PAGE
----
The Value of Nice in Your Business

 

Getting money is not all a man's business: to cultivate kindness is a valuable part of the business of life. – Samuel Johnson

For whatever reason, at least in the working world, does it seem like  the word “nice” has disappeared from the dictionary of business terms? It is almost as if  “nice” has become synonymous with weak or indecisive.

NEWS FLASH:  [Tweet “You can be nice and still be strong. You can be nice and be a leader. You can be nice and be successful.”]

I would not be where I am today if I had been selfish, mean, and hard. I strongly believe that kindness and empathy are what make great companies stand out from the crowd. Being able to do what you do well AND do it with compassion and personality, that is what I call success.

So what is the value of “nice” in business? Is there a “Return on Investment” (ROI) in being nice? Clearly, people's opinions differ on this topic, but I believe that it is a huge asset for businesses. There are many ways to define success: the accomplishment of one's goals, increased productivity, performance, quality, revenues, as well as subjective success such as happiness and the feeling of making a real connection with other people.

Encouraging a positive environment in the workplace can lead to several benefits like: recruiting top talent (when facing multiple job offers, a person often chooses a company based on the “overall feel”), increased productivity (when a worker is placed in a positive environment they are more inclined to work hard), reduced costs (this goes hand in hand with increased productivity), and positive public image (what your employees, fans, and followers say about you over the Internet can make or break a business).

[Tweet “A little nice goes a long way, especially in social media.”]

Social media bolsters brand value in a big way. When the reputation of your business has a lot to do with what people are saying about you online, it pays to have an online presence where you are known for being a “nice” company.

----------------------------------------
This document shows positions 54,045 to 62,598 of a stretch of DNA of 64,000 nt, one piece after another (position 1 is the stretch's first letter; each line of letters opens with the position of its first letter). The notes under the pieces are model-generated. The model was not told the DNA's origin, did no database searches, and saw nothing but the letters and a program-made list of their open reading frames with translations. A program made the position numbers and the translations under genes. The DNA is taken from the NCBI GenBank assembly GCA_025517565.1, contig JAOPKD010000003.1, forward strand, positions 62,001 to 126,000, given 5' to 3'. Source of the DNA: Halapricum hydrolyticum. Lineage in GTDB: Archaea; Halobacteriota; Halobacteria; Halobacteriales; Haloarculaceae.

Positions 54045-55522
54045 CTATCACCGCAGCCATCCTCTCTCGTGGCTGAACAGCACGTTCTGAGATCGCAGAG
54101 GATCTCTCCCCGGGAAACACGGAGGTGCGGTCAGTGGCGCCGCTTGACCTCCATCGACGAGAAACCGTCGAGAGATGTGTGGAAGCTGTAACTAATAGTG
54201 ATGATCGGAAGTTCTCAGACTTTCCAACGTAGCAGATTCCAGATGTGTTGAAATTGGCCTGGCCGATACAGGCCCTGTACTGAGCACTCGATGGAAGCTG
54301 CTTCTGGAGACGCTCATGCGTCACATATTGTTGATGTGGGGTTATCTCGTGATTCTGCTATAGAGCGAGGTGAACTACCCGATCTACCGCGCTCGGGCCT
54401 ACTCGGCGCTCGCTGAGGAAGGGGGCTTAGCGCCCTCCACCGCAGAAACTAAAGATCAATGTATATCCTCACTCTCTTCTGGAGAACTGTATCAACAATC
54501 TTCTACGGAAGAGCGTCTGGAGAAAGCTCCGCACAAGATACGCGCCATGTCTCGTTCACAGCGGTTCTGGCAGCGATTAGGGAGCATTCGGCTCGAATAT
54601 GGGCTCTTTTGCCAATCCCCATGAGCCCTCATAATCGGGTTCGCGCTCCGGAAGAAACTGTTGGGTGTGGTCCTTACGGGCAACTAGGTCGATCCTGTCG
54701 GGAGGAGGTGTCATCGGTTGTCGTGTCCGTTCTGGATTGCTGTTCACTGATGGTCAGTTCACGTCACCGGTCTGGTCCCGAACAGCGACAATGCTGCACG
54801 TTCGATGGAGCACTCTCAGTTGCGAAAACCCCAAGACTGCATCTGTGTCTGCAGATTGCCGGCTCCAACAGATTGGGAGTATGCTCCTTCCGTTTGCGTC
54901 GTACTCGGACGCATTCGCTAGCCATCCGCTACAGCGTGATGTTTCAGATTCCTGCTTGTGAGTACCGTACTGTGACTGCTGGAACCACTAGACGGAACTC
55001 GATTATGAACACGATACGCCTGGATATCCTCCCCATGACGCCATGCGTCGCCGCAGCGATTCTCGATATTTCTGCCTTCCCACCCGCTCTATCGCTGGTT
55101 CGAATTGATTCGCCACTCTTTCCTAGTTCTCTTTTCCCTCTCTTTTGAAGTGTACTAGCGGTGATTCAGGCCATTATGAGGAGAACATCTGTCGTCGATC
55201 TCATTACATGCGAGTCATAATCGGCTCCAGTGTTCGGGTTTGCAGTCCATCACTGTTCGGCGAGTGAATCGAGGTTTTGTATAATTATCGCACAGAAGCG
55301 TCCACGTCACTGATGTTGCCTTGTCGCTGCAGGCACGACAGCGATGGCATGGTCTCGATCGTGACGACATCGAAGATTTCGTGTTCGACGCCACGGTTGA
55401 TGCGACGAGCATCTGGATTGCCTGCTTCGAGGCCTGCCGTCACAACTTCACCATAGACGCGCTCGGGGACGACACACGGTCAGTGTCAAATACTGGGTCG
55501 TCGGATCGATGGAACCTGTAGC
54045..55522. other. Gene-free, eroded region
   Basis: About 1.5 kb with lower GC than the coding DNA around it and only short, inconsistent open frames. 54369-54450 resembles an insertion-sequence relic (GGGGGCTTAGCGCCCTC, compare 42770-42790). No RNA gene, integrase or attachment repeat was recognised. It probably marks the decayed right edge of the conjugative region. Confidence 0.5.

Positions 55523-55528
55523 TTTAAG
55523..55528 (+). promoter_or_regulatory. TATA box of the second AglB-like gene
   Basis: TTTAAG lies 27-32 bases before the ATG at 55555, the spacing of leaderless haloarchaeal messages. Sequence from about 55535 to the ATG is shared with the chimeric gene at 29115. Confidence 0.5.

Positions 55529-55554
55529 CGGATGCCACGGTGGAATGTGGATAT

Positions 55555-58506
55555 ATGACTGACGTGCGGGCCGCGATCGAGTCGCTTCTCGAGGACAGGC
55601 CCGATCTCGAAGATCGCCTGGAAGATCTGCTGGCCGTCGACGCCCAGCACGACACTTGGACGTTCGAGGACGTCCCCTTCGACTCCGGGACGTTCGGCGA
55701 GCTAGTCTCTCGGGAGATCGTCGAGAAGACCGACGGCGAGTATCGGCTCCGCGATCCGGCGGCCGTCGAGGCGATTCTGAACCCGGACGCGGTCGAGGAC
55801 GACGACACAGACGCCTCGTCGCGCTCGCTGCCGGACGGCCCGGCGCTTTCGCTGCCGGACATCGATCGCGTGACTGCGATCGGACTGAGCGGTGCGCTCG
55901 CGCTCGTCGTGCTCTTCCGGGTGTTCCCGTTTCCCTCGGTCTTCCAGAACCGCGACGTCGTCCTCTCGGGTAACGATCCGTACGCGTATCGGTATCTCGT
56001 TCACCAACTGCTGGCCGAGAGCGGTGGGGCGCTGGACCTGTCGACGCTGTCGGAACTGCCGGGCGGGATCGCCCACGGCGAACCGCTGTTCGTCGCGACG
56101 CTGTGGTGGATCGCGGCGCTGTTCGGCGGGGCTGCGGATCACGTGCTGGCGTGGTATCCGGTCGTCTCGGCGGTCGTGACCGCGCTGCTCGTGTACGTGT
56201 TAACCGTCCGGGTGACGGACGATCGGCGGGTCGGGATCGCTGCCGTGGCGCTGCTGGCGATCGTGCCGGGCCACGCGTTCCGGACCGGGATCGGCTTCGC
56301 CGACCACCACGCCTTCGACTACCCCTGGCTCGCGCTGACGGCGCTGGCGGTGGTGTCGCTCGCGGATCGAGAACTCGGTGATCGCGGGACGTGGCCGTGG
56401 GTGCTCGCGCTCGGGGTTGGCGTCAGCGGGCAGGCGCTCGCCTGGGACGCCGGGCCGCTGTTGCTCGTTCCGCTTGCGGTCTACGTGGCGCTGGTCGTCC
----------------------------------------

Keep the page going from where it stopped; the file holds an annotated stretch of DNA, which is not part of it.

A good example of a company that takes advantage of being nice on social media is Comcast. Comcast is the largest cable operator, one of the biggest mass media, home Internet service providers, and the third largest home telephone service providers in the United States. One way they are “nice” is they have multiple employees with Twitter accounts that help Comcast users in need. Comcast has really gone above and beyond to show that they care by offering exceptional customer service extending all of the way to monitoring problems on Twitter. Even if @Comcast hasn't been directly mentioned, they are likely to find Tweets complaining of their services and offer their help.

What is your opinion on the value of being “nice” in business? Does it get you far? Or, do you believe that the nice guy really does finish last? Give your input in the comments below!

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Lisa Manyon
Lisa Manyon
9 years ago

Kim, You are right on track. Nice matters. AND people are 10X’s more likely to share a negative customer service story than a positive one — sad but true — and all the more reason to play nice.
Write on!~

Kim
Kim
Reply to  Lisa Manyon
9 years ago

Thanks for dropping by, Lisa 🙂

Danielle Rogers
Danielle Rogers
9 years ago

I COMPLETELY agree with the “nice” concept. I ordered business cards from Vista Print and gave an incorrect address (gave 1304 and should have been 1034.) Clearly, it was MY mistake! I contacted them, shared my apologies and stated I was at fault. They replied to my email is LESS THAN 24 hours and told me they were sending a duplicate order FREE OF CHARGE! And if my former order arrived, I could just keep it! THAT is the definiiton of nice! Needless to say, I will be ordering MANY more items from Vista Print!

Kim
Kim
Reply to  Danielle Rogers
9 years ago

Next time you need something, guess who you are going to order from? Vistaprint, right? GREAT example of customer service and the value of being nice!